Explainer: Amnesty’s Refugee Rights campaign work in Australia

The refugee crisis

More than 100 million people are displaced globally, yet only 30 countries around the world offer just over 100,000 annual resettlement places.

The refugee crisis in 2023 is relentless — the war in Ukraine, devastation in Syria, starvation in Yemen, political unrest in Afghanistan, oppression in Myanmar. There are countless stories of people forced to leave their homes, and their families, to escape persecution, trauma or death.

Over a million Rohingya people, like Maung Sawyeddolah, have been forced to cross into Bangladesh, escaping violence and persecution. Myanmar is home to the largest population of displaced people in the world.

Australia has a long history of providing refuge to those fleeing persecution because their lives are under threat — the resettlement program began in the 1940s after World War II. However, in recent years, the government’s stance on refugees has become increasingly restrictive.

The Australian public has been vocal about the government’s approach to refugees, with many calling for a more compassionate response to those seeking asylum. However, despite public pressure, the government’s policies have remained largely unchanged.

What I hope for the most is a safe and dignified future in a world that values and respects human rights.

Muang Sawyeddolah

The rights of people seeking safety — things like safe shelter, food and water, the opportunity to work, access to education and legal assistance — are fundamental human rights.

We need to be relentless in our support for refugees, like Maung, who are seeking safety and freedom.

Amnesty’s work on refugee rights

Amnesty advocates for those who urgently need safety and push governments to do their bit and put people first, including campaigning for the Australian Government to raise the refugee and humanitarian intake and to end offshore detention.

Since 2020, Australia has reduced its annual humanitarian intake by 5,000 places each year, with recent intakes at the lowest level in 45 years. Those who do make it into the country are caught up in a cruel system where even today people are still held in offshore detention centres, incarcerated just for seeking protection.

Zaki Haidari fled his home in Afghanistan in 2011, after his family was accused of helping foreign forces by the Taliban. Facing death threats, he left his family behind and sought refuge in Australia. For years, he lived in limbo and was unable to bring his family to Australia with him.

We all crave safety and a future. At the very least, Australia must allow everyone already found to be owed protection under the Refugee Convention a permanent home in Australia, no matter how or when they arrived.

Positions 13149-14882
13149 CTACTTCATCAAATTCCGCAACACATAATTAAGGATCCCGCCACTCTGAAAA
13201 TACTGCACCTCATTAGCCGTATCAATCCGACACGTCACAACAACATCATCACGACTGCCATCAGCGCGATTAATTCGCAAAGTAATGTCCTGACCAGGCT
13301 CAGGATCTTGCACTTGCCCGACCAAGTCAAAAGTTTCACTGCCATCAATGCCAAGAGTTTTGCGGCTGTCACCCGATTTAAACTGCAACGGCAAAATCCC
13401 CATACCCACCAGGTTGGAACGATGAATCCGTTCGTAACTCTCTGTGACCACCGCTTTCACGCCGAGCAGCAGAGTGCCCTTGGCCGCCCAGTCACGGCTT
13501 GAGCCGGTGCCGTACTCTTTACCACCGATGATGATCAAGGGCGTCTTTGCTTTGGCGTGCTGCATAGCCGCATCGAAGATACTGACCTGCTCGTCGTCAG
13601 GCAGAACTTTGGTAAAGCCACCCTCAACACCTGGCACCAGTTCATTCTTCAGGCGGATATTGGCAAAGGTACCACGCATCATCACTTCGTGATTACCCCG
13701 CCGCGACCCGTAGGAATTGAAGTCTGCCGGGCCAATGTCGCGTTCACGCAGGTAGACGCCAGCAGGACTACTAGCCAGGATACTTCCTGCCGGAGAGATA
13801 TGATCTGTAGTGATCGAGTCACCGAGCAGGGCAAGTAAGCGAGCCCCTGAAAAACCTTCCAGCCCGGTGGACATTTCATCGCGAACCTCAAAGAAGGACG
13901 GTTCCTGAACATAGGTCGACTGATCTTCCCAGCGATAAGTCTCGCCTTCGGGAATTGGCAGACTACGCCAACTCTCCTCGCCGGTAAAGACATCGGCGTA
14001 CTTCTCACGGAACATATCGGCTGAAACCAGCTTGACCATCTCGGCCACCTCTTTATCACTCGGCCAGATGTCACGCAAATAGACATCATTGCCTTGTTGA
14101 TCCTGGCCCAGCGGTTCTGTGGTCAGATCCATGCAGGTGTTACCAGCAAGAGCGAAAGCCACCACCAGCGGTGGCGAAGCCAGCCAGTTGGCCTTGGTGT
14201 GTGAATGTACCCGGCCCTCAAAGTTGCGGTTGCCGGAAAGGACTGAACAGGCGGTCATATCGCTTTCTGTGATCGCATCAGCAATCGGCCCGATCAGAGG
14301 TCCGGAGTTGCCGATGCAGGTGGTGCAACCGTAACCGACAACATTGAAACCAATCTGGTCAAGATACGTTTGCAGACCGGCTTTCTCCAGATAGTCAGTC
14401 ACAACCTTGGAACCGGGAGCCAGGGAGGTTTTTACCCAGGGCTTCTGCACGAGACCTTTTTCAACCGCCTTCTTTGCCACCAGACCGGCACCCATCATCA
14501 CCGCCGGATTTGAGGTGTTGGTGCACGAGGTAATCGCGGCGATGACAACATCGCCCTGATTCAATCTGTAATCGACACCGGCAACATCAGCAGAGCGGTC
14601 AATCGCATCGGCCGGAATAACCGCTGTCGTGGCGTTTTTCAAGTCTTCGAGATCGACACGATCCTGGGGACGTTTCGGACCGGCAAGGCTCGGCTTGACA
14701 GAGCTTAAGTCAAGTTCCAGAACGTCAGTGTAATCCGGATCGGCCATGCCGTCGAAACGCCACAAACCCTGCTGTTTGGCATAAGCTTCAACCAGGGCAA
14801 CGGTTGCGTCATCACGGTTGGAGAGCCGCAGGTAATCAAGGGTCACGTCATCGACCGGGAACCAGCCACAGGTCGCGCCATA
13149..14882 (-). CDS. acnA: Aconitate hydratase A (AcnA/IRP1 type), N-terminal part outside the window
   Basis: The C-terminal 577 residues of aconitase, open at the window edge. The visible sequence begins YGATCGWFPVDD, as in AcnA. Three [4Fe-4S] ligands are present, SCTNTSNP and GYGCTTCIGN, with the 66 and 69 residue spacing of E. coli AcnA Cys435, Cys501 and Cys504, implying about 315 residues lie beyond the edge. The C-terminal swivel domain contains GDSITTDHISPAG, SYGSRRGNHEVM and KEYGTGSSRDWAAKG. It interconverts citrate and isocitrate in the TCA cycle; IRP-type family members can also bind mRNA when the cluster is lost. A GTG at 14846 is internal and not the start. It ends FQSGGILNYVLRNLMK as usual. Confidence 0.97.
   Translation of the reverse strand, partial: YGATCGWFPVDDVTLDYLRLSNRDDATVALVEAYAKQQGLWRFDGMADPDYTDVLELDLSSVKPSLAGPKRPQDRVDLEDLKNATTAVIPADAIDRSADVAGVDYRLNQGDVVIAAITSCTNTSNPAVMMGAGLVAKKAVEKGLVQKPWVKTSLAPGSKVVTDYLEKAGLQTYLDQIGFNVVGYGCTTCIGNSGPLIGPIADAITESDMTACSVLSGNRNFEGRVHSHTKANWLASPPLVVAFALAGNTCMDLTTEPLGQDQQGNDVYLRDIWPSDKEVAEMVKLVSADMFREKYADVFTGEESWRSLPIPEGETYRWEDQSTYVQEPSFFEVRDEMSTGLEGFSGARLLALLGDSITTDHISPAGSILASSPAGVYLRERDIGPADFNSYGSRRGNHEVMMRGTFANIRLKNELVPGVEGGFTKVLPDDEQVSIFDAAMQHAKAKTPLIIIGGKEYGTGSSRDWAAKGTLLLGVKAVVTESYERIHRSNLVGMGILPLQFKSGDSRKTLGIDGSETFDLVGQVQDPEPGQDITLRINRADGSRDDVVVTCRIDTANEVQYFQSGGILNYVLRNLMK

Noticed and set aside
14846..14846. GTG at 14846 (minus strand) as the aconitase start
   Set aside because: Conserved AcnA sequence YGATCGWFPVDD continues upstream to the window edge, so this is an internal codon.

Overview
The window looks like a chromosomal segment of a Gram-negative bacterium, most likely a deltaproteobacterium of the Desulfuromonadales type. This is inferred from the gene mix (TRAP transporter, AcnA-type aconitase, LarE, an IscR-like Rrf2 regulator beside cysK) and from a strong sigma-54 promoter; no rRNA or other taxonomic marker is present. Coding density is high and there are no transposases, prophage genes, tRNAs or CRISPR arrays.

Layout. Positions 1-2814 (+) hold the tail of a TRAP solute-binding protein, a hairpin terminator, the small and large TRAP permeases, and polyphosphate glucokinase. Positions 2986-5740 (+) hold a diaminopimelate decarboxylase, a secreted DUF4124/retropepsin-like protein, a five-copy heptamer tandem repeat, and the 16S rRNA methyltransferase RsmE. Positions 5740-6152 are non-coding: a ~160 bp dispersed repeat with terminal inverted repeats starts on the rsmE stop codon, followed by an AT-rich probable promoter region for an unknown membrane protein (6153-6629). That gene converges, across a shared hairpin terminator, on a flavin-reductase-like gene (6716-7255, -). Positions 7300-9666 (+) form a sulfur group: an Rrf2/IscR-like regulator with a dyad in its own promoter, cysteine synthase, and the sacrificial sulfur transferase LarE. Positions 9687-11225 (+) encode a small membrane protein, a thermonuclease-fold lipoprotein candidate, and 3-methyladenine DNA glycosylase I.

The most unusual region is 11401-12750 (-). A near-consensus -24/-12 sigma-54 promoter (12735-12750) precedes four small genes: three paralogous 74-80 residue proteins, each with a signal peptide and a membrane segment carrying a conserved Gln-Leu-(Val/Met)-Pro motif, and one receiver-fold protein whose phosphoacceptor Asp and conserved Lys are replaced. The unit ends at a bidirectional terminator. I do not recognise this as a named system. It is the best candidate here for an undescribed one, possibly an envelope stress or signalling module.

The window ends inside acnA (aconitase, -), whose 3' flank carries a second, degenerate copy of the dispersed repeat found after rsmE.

Zaki Haidari

But there is hope on the horizon.

Thanks to the relentless efforts of Amnesty supporters and other partner organisations over the years, we are finally seeing change:

  • In March 2022, Australia accepted New Zealand’s long-standing offer to resettle refugees detained by the Australian Government’s brutal offshore detention policy which was designed to deter and punish people seeking protection. The number of people trapped offshore has now decreased from 600 to around 130.
  • In April 2022, the remaining refugees were released from Australia’s Alternative Places of Detention (APODs), including the notorious Park Hotel in Melbourne. Now, they are living within the community that called for their freedom.
  • In February 2023, the government announced that it would end the cruel and unnecessary system of temporary protection visas that forced thousands of people and their families to live in limbo, clearing a path for more than 19,000 refugees to apply for permanent status.

For Zaki, after 10 years of tireless campaigning alongside Amnesty, he helped to abolish the temporary visas that held him back. Most importantly, now that he is living as a permanent resident, he was able to bring his family to safety.

[These wins] give me hope for the future of refugees in this country, but we must pressure those in power to reach further and do more.

Zaki Haidari

People power works – how you can help

We need to continue to be relentless in our fight for the fair and just treatment of refugees looking to Australia for help.

A more expansive humanitarian intake would make it possible for more families who have been split up by conflict and persecution to reunite. There must also be an end to offshore processing and a pathway to protection for those remaining refugees in limbo.

I advocate for the rights of refugees so that no one else will have to go through what I have… I know that change is possible when we work together.

Zaki Haidairi

Together we can, have, and will continue to drive important change that saves lives.

  • Donate today to help Amnesty keep up the pressure on the government and raise public awareness by funding our campaigning, research and casework
  • Sign the petition calling on the government to raise Australia’s Refugee and Humanitarian intake

Amnesty International is a global movement of 10 million people standing up for justice, freedom and equality. We work to free people unjustly jailed, bring torturers to justice and change oppressive laws. We shine a light on great wrongs by exposing the facts others try to suppress. We lobby governments, and the powerful to make sure they keep their promises and respect international law. Together, our voices challenge injustice and are powerful enough to change the world.

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